This is part of a series about community. Growing and sustaining a community brings benefits to the participants, provides a means of personal development and builds hope and resilience. It can also smooth the path to build more liveable, life-fulfilling housing for people with very low and no incomes. For more on the series, try: Building More Housing By Strengthening Community
Suganthine Sundaralingam is a great strength in her community. When she moved to a Toronto Community Housing Corporation building in Scarborough 13 years ago, she started a conversation circle with her neighbours who were learning English. Not only did they get to practice their conversational skills, they also got to know and support each other.
When COVID arrived in Toronto, Sundaralingam was well positioned to help out, acting as a Community Ambassador. She functions as a bridge between the official instructions, which have changed enough times to make your head spin, and residents who are living in neighbourhoods with high infection rates. Sundringham is one example of a network of Community Ambassadors who are working in priority neighbourhoods across the city.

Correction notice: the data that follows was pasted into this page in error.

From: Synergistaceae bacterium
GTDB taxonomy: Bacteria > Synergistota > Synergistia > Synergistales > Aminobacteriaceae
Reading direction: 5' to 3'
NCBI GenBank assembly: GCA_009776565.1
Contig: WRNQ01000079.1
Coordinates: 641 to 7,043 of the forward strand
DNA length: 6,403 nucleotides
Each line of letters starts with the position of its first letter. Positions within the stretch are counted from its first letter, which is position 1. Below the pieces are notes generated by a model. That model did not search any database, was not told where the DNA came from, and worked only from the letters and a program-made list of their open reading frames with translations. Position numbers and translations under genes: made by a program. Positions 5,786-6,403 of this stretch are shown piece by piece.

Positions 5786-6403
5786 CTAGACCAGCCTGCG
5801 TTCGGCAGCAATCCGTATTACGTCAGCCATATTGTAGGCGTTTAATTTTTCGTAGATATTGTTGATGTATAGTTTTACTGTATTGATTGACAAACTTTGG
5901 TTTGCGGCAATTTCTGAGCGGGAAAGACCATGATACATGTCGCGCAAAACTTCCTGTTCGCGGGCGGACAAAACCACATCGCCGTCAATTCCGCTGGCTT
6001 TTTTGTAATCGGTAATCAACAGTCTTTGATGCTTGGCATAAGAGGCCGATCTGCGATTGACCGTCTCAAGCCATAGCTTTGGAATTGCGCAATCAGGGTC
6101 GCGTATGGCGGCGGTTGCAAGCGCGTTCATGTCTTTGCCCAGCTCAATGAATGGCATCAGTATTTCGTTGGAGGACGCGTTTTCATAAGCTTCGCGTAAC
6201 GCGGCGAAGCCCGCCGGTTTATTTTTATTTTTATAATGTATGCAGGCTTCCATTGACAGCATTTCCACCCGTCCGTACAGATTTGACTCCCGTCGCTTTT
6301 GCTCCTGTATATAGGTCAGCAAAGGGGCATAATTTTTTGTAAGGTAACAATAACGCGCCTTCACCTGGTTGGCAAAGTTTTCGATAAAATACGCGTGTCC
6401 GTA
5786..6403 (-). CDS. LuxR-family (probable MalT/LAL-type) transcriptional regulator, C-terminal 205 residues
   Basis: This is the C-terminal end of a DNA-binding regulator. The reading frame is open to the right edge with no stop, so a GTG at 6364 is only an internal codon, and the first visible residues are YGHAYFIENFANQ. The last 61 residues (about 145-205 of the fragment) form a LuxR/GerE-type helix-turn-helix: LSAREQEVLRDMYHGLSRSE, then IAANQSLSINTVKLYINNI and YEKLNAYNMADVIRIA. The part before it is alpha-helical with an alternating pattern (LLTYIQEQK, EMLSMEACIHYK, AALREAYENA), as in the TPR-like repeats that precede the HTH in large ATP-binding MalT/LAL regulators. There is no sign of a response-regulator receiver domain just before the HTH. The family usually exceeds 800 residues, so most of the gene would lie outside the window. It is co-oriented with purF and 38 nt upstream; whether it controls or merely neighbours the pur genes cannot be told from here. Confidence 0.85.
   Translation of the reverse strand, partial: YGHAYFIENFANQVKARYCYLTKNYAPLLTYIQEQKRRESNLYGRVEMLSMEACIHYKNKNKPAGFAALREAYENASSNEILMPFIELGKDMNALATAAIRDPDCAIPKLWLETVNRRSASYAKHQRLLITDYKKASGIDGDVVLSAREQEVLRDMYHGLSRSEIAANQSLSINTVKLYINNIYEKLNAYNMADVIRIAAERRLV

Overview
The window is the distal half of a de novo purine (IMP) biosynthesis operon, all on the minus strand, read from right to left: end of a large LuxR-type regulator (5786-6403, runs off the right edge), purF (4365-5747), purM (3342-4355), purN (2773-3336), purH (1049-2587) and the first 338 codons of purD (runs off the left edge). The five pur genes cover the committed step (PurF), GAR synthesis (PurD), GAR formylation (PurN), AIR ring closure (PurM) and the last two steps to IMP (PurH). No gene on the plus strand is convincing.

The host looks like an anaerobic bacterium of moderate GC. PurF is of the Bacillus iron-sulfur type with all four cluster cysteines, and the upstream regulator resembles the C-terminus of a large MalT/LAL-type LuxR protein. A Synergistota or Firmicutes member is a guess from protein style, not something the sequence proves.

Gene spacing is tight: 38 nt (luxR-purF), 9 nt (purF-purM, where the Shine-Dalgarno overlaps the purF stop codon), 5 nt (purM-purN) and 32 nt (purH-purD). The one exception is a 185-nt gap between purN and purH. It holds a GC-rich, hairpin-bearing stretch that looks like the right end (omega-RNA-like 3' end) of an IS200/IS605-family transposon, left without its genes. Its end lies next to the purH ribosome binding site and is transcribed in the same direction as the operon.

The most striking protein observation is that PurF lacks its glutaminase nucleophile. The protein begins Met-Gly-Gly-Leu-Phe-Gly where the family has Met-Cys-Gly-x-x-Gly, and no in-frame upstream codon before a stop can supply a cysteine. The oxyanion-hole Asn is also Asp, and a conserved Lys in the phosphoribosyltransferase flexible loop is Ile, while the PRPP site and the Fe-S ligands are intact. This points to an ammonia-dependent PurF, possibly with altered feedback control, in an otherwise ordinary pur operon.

Right now, she’s reaching out to residents to encourage them to get vaccinated. This is important because people in Ontario can be vaccinated even if they are not covered in the public health insurance system. She is also helping people to navigate the booking system and the transportation service that ferries people to vaccination clinics and back home again. In addition, she’s identifying people who need to receive their vaccination at home.
Sandaralingham is a great ambassador because she has consistently worked to strengthen her local community. To read more about how she does it, check out The Local: Community Ambassadors Are the Link to Toronto’s Unvaccinated Populations